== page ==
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McCain caved, giving in to advisors who pressured him.

After the primary, unprompted, he went back to South Carolina and said reversed his decision. He copped to being politically expedient and cynical. Yeah, it was pretty obvious the first time around but who goes back to give primary voters the bird after the fact? 

"Oh yeah, I forgot to tell you guys to bite me!"

''I feared that if I answered honestly, I could not win the South Carolina primary,'' McCain said just two months later. ''So I chose to compromise my principles. I broke my promise to always tell the truth.''

He would win South Carolina eight years later.

Mavericky

Then there was the time he said “I never called myself a maverick,” when his entire marketing plan was rooted in him blazing his own trail and tempting the fates.

Here’s a classic McCain pouty dodge, as described by Politico in April 2010:

When POLITICO asked McCain about the contradiction at the Capitol this week, the Arizona Republican grew visibly irritated and snapped: “I’ve been called a thousand things. It’s absolutely ridiculous.”

He said 48 percent of the homeowners in his state are underwater on their mortgages. He said he’s always “done what’s best for my state and the nation.” Then he said it again, adding, “People can consider me whatever they want.”

And then he darted into the Senate chamber without explaining himself further.

Cranky, cranky, cranky; get away from me and let me pander, fucker.

Graham tried to pour some syrup on it, in defense of his BFF:

“When you’re running for president, you show the public at large that I’ll put the country ahead of the party,” said South Carolina Sen. Lindsey Graham, McCain’s closest friend in the Senate and the Republican who has played the deal-maker role ceded by the Arizonan. “When you’re in a primary, you’ve got to prove to people you’re a good conservative. That’s the difference in the forms. John has a record of conservatism that’s being highlighted now because he’s in a Republican primary. When you’re running for president, you highlight that part of your record, and it shows you’re willing to govern the country as a whole.” 

That McCain was juvenile about his flip-flops was oddly refreshing. What’s dangerous are the politicians who can look you straight in the face and say “I was never a moderate” (Martha McSally) or “I was never a liberal” (Kyrsten Sinema).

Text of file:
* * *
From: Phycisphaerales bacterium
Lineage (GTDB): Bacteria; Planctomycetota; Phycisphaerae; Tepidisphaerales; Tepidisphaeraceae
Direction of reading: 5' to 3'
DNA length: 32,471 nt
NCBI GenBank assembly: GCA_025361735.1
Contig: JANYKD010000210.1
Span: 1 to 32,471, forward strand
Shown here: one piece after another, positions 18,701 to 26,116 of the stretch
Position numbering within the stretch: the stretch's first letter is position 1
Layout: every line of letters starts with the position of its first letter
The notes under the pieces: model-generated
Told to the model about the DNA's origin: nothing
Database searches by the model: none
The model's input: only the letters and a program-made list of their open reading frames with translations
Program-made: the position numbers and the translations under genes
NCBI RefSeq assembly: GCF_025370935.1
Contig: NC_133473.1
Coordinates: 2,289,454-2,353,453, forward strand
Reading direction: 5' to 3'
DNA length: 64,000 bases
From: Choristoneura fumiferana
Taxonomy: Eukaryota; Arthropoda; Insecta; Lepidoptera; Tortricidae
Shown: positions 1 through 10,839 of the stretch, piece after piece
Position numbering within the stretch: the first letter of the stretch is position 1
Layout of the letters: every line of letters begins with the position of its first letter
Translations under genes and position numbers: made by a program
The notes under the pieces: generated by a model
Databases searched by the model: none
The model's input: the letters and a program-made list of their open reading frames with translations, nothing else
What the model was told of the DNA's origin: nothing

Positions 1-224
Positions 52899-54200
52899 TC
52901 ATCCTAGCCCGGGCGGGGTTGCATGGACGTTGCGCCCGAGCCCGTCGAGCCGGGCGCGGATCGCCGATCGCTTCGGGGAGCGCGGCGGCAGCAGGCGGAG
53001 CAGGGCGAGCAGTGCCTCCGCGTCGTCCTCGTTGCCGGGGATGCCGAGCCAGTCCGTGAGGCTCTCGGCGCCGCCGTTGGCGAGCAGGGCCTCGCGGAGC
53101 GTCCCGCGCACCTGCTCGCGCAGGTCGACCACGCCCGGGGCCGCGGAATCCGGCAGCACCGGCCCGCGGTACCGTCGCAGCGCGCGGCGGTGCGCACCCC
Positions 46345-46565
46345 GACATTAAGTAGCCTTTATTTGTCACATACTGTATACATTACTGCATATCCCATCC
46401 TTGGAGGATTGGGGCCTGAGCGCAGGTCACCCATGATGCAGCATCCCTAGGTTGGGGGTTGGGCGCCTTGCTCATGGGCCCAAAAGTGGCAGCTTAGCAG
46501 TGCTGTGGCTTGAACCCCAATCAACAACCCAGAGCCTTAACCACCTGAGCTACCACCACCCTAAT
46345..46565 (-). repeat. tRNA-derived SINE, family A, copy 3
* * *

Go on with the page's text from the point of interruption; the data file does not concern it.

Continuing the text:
When he was good, he was very, very good. And the moments are well-known. Taking the mic from a woman who called Barack Obama “an Arab.” “No ma'am. He's a decent family man, citizen, that I just happen to have disagreements with,” he said. His speech on the Senate floor ahead of the repeal of Obamacare; his decision to go all-in on the troop surge in Iraq when no one thought Bush’s plan would work; his effort on campaign finance reform and his brutal self-awareness after the fact. McCain called himself an imperfect servant and meant it.

When McCain was bad, he was obvious — and at his best, he knew it.

How to own up

McCain cheated on his first wife Carol, and dumped her for a younger, prettier (and richer) Cindy Hensley in 1979. The subject was not off limits and he owned his own failings.

"My marriage's collapse was attributable to my own selfishness and immaturity more than it was to Vietnam, and I cannot escape blame by pointing a finger at the war. The blame was entirely mine," he wold tell the Arizona Republic years later.

And that was that. McCain frequently said, during the heights of his public elevation that his first wife could give them an earful about how he’s no hero.

McCain got wrapped up with Charles W. Keating, head of the failed Lincoln Savings and Loan. He got way too chummy with Keating during his first term in office. There were private jet flights on board Keating’s ride in the sky on trips to the Bahamas. When Lincoln went bust and Keating came calling, well, McCain didn’t intervene on the banker's behalf but boy did he look bad.